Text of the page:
Study on the effects of Lyme's Disease in Adolescents | Teachers College Columbia University

Skip to content Skip to main navigation
News & Events Header

Teachers College Newsroom

Skip to content Skip to content

Study on the effects of Lyme's Disease in Adolescents

The effects of Lyme's Disease can be profound and far-reaching. In addition to the familial ramifications that persist when one or more family members is affected; the disease can also severely impact cognitive functioning. When adolescents are stricken with the disease, learning may become problematic as cognitive impairments can include memory and concentration problems.

The effects of Lyme's Disease can be profound and far-reaching. In addition to the familial ramifications that persist when one or more family members is affected; the disease can also severely impact cognitive functioning. When adolescents are stricken with the disease, learning may become problematic as cognitive impairments can include memory and concentration problems. Despite this, much of the studies currently published in medical and psychiatric journals largely ignore the effects of Lyme's disease on adolescents.

Patrick McAuliffe, a doctoral candidate at Teachers College, has begun a study on the effects of Lyme's in adolescents. His advisor is Dr. Brian Fallon, a noted Lyme's researcher and associate professor of psychiatry at Columbia.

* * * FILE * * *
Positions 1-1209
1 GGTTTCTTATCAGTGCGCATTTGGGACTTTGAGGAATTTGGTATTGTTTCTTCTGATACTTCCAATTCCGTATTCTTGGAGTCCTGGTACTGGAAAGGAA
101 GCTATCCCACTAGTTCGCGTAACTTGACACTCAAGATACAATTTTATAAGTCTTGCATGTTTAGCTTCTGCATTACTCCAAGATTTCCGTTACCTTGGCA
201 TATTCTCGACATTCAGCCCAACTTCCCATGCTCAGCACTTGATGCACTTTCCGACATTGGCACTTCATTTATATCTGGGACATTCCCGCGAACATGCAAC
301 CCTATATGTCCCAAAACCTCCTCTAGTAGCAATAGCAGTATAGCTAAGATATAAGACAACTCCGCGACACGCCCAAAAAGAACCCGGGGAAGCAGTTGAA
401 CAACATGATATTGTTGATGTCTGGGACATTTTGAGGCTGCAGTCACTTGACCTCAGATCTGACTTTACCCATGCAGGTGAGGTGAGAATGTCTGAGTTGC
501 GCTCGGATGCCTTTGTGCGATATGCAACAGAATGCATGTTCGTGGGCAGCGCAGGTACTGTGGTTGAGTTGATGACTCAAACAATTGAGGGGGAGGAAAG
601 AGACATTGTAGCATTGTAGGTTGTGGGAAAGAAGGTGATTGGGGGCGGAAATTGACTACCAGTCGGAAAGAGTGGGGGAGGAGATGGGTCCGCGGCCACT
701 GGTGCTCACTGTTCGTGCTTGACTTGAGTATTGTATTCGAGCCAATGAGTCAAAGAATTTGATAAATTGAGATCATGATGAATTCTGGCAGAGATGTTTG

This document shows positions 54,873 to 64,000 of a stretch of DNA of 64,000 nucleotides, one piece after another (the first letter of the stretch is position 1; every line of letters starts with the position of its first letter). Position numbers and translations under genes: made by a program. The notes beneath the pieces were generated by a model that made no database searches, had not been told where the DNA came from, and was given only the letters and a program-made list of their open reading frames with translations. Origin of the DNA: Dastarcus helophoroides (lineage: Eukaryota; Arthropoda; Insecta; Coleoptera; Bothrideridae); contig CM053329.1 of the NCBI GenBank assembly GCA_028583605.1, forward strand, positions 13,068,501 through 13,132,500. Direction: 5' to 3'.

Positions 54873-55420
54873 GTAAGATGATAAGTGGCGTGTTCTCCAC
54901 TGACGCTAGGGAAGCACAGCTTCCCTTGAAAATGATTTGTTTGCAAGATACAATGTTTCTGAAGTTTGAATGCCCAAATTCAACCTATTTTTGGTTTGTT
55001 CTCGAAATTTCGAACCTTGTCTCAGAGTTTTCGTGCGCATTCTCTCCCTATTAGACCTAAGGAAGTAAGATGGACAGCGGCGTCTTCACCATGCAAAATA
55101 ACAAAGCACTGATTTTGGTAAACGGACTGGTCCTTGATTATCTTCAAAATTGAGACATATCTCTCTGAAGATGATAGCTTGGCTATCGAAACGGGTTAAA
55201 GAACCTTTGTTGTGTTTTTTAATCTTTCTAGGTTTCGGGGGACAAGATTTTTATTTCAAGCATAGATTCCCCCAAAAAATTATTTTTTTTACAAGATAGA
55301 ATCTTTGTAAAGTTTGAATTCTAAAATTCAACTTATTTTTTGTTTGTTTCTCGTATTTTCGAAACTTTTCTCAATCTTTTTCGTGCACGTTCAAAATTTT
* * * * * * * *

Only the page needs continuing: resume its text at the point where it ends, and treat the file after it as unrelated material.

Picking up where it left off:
The article, entitled "Lyme study could help adolescents" appeared in the March 23, 2002 edition of the Poughkeepsie (NY) Journal.

When possible, the News Bureau provides a link to article summaries, a link is always provided to the online source. Not all online sources archive information and some charge a fee for older material.

Published Wednesday, Jun. 26, 2002

Study on the effects of Lyme's Disease in Adolescents

The effects of Lyme's Disease can be profound and far-reaching. In addition to the familial ramifications that persist when one or more family members is affected; the disease can also severely impact cognitive functioning. When adolescents are stricken with the disease, learning may become problematic as cognitive impairments can include memory and concentration problems. Despite this, much of the studies currently published in medical and psychiatric journals largely ignore the effects of Lyme's disease on adolescents.

Patrick McAuliffe, a doctoral candidate at Teachers College, has begun a study on the effects of Lyme's in adolescents. His advisor is Dr. Brian Fallon, a noted Lyme's researcher and associate professor of psychiatry at Columbia.

The article, entitled "Lyme study could help adolescents" appeared in the March 23, 2002 edition of the Poughkeepsie (NY) Journal.

When possible, the News Bureau provides a link to article summaries, a link is always provided to the online source. Not all online sources archive information and some charge a fee for older material.

How This Gift Connects The Dots
 
Scholarships & Fellowships
 
Faculty & Programs
 
Campus & Technology
 
Financial Flexibility
 
Engage TC Alumni & Friends